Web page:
So she’s throwing a tantrum. What am I supposed to do?

There is no telling when my 90-year old grandmother with dementia is going to throw a temper tantrum. Honestly, anything can set her off at any time. She can be overly tired, overly stimulated, confused, hungry, thirsty, frustrated, embarrassed, feeling rushed or even stuck in a loop fixated on this one particular thing that is only in her mind.  Really, the only thing(s) that I can do is to:

  • Ignore what she says. When in a full blown tantrum the meanest things can come out of the mouth of someone you love and who loves you. That happens even when the person does not have dementia as an excuse. But in the instance with my grandmother, I cannot take those words to heart because I know better. My grandmother raised my mother and helped to raise me. Despite her faults, of which there are many, and the fact that she does not remember who I am, I know she loves me.
  • Stay calm/patient and breathe. This is hard. This is really, really, really hard. Particularly when my grandmother throws a tantrum or goes into a loop while being bathed, going to the bathroom in general or even as we’re trying to get her ready for the adult day center. It’s like this constant race to beat the clock so she’s not annoyed by the bath, not soiling herself, not feeling like she’s being rushed or who knows what else. So I constantly remind myself that it’s not the end of the world if we have to cut the bath short or she doesn’t quite make it to the commode in time (luckily she has pull-ups and I am fully stocked with Clorox wipes) or even that the van to the day center that picks her up has to wait an extra minute for us to exit the building. Also, I don’t know how or why but my grandmother does pick up on stress and anxious energy of the people around her. I’ve had the most success in calming her down when I remove her from those excited people, allowing her to focus better.
  • Redirect. Whenever my grandmother is in a loop – constantly repeating herself, working herself up or fixing/folding anything and everything around her or on her – I find that redirecting her attention to something I know she loves works the best. Sometimes that pictures of us as kids or even pictures of the dog.
  • End the conversation or just be silent. Because my grandmother has lost some of her language (both Spanish and English), she gets frustrated thinking we are not including her in a conversation, gets upset when she doesn’t understand us or vice versa. So I just stop the conversation, go back to taking that breath and figure out next steps. At the end of the day, does it really matter that I “win” the conversation or have the last word? Eh, not really. Actually, not at all. She probably doesn’t really understand the conversation anyway and what matters is that she stays calm, happy, clean and with a full belly. Sometimes the thing that works me up the most is the constant repeating of myself when she’s stuck in a loop and not listening to my direction. So I go silent, stop talking, and patiently try to redirect her without words.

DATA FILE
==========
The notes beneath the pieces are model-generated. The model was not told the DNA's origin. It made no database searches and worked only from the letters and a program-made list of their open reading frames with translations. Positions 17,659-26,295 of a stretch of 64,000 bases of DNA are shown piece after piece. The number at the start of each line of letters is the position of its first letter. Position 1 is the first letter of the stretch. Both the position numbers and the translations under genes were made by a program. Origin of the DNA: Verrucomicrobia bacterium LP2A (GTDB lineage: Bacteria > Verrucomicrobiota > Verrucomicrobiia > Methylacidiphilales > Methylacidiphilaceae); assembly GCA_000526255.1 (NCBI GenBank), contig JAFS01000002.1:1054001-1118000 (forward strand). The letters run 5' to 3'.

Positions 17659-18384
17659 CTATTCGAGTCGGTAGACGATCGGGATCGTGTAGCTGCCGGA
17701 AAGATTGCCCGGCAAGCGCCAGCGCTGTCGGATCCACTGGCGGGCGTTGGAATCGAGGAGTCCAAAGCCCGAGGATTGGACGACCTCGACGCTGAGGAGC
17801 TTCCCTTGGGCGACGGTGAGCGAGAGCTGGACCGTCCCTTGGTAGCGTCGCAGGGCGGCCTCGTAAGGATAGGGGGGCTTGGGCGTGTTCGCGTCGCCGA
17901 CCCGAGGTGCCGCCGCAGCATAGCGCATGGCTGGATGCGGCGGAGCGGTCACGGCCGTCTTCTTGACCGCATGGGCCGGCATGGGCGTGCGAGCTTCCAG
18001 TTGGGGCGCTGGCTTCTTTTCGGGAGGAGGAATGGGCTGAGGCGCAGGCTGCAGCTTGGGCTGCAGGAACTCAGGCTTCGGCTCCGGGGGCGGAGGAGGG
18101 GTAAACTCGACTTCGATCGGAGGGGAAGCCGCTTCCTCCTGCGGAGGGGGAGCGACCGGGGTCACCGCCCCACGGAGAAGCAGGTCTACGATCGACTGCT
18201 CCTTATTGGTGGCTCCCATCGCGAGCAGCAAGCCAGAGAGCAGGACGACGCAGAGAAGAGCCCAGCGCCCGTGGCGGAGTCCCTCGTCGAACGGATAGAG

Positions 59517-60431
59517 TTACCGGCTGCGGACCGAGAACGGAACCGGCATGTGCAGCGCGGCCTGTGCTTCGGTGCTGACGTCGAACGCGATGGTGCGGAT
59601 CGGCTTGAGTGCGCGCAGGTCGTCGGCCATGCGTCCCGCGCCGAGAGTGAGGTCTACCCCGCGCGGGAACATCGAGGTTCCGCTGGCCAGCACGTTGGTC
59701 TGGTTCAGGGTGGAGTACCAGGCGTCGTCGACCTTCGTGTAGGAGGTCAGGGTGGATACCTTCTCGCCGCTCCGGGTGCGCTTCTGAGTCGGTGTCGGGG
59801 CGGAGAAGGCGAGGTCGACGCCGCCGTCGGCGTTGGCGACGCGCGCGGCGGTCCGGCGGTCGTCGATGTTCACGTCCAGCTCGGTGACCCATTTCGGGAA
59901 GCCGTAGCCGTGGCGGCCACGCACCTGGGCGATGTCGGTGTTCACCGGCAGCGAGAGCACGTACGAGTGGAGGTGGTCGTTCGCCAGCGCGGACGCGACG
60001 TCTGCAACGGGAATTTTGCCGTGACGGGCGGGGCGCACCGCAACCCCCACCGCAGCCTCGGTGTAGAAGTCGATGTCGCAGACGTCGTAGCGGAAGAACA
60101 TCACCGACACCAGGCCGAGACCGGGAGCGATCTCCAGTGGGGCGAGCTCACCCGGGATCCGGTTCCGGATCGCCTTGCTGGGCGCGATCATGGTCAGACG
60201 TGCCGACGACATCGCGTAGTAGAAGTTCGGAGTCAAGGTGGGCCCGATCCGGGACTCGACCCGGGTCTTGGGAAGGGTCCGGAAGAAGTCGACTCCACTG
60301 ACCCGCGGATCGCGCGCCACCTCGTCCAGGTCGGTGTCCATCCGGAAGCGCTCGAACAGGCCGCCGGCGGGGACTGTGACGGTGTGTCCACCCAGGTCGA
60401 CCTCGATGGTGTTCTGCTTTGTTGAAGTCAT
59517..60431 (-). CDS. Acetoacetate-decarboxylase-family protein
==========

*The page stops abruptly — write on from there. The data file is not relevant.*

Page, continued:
• Have a snack. Sometimes my grandmother is just plain old hungry. She snacks in between her breakfast, lunch and dinner so she’s eating almost every 2 hours. So when she’s hungry, she gets hangry. Yes, hangry. I try to have quick meals and snacks available whether we’re home or out and about.
  • Be in the moment. It’s easy to do work or cook/clean while I have her sit and color, watch T.V., or even listen to music. And I take it for granted sometimes thinking I can go to another room or let myself get distracted. The important thing to remember is that while I’m with her, if she needs anything, I cannot get upset because she’s taking me away from whatever it is I was doing or even that she’s talking through the movie I’m in the middle of watching. I have to remember that she is limited with what she can and cannot do and especially with how she can or cannot express herself verbally. So when she interrupts, I stop and put all my attention to her and stay in the moment.
  • Remember because she can’t. At the end of the day – heck, during the entire day – I have to remember that she has dementia and that I chose to give her the best care by bringing her home with me despite how difficult it would be. Most of the time when my grandmother is in distress, she becomes confused and it’s a guessing game as to what she is asking for so we are stuck figuring it out together.

Finding strength and love in the middle of a tantrum is definitely a difficult thing. I mean, caregivers of family members with dementia should be considered saints and anyone working in a care facility with dementia patients/residents need to be paid more – much more. I find myself constantly stepping away to breathe and remind myself of grandmother’s limitations. After she settles from a tantrum though, I try to make her laugh and put a smile on her face in an attempt to erase the upset she was feeling altogether.

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